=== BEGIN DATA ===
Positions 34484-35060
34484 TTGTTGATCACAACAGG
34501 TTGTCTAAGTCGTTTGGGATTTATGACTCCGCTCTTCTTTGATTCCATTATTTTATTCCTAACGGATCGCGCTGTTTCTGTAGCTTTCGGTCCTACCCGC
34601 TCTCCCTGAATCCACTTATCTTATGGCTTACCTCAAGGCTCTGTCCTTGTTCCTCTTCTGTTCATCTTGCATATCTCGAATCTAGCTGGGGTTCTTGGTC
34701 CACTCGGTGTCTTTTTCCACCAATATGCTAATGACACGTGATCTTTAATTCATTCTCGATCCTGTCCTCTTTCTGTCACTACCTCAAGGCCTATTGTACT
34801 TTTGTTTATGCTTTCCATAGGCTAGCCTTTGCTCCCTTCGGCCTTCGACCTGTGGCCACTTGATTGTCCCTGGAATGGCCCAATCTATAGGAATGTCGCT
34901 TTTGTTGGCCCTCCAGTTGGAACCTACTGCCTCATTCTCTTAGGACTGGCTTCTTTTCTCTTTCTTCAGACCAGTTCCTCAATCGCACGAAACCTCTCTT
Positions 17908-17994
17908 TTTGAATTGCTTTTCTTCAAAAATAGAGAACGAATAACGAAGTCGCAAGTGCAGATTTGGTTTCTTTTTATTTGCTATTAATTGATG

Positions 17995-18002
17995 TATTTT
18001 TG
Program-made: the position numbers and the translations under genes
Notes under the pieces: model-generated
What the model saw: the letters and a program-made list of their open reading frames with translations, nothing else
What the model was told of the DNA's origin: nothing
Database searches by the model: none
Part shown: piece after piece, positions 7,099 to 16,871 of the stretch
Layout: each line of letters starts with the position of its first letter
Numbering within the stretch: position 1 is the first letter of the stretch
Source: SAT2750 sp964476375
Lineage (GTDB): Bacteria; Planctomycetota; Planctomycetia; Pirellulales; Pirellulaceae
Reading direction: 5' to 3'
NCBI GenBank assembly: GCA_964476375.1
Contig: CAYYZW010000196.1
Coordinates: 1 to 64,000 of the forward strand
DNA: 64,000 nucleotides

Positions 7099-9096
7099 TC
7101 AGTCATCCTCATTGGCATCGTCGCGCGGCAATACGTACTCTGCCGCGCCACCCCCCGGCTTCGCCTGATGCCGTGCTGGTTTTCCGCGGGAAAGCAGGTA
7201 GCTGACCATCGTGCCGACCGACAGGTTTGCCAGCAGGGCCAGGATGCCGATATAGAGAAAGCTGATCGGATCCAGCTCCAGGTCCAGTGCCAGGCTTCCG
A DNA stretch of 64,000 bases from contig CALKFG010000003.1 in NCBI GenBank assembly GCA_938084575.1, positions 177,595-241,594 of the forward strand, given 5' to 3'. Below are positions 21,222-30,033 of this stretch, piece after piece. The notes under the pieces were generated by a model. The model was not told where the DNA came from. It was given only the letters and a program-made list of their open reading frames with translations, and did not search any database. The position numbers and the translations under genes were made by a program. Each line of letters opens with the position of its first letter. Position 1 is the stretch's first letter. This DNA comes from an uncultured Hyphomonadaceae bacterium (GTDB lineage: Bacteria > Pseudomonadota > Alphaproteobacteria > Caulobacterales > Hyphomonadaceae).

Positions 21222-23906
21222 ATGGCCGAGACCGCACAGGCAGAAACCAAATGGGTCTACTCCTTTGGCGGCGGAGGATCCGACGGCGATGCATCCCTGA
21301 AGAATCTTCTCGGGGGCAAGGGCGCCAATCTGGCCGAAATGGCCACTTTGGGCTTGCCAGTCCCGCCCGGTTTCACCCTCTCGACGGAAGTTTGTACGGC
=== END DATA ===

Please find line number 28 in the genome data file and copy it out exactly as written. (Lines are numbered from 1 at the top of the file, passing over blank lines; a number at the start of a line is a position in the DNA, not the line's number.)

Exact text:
Positions 7099-9096